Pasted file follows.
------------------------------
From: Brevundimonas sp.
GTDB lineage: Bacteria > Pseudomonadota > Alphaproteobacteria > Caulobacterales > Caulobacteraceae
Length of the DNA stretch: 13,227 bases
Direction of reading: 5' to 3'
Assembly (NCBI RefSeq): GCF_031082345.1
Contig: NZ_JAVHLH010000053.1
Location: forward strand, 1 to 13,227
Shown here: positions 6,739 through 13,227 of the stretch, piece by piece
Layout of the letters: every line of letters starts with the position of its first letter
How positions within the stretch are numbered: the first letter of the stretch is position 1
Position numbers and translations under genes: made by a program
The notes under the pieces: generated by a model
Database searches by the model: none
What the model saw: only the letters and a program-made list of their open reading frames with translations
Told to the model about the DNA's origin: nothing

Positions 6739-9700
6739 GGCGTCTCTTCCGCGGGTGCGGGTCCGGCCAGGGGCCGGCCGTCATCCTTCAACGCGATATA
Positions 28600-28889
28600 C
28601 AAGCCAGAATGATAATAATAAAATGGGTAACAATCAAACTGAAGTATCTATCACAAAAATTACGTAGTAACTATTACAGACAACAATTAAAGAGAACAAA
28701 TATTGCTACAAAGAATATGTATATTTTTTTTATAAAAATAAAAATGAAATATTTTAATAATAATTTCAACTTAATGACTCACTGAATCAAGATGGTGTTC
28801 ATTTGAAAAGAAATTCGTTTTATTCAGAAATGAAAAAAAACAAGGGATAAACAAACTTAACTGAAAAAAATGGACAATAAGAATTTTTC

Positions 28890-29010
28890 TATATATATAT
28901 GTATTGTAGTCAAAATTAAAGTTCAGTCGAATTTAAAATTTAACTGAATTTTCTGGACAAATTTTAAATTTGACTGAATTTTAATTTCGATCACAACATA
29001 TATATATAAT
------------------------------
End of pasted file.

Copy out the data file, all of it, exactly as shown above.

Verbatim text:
From: Brevundimonas sp.
GTDB lineage: Bacteria > Pseudomonadota > Alphaproteobacteria > Caulobacterales > Caulobacteraceae
Length of the DNA stretch: 13,227 bases
Direction of reading: 5' to 3'
Assembly (NCBI RefSeq): GCF_031082345.1
Contig: NZ_JAVHLH010000053.1
Location: forward strand, 1 to 13,227
Shown here: positions 6,739 through 13,227 of the stretch, piece by piece
Layout of the letters: every line of letters starts with the position of its first letter
How positions within the stretch are numbered: the first letter of the stretch is position 1
Position numbers and translations under genes: made by a program
The notes under the pieces: generated by a model
Database searches by the model: none
What the model saw: only the letters and a program-made list of their open reading frames with translations
Told to the model about the DNA's origin: nothing

Positions 6739-9700
6739 GGCGTCTCTTCCGCGGGTGCGGGTCCGGCCAGGGGCCGGCCGTCATCCTTCAACGCGATATA
Positions 28600-28889
28600 C
28601 AAGCCAGAATGATAATAATAAAATGGGTAACAATCAAACTGAAGTATCTATCACAAAAATTACGTAGTAACTATTACAGACAACAATTAAAGAGAACAAA
28701 TATTGCTACAAAGAATATGTATATTTTTTTTATAAAAATAAAAATGAAATATTTTAATAATAATTTCAACTTAATGACTCACTGAATCAAGATGGTGTTC
28801 ATTTGAAAAGAAATTCGTTTTATTCAGAAATGAAAAAAAACAAGGGATAAACAAACTTAACTGAAAAAAATGGACAATAAGAATTTTTC

Positions 28890-29010
28890 TATATATATAT
28901 GTATTGTAGTCAAAATTAAAGTTCAGTCGAATTTAAAATTTAACTGAATTTTCTGGACAAATTTTAAATTTGACTGAATTTTAATTTCGATCACAACATA
29001 TATATATAAT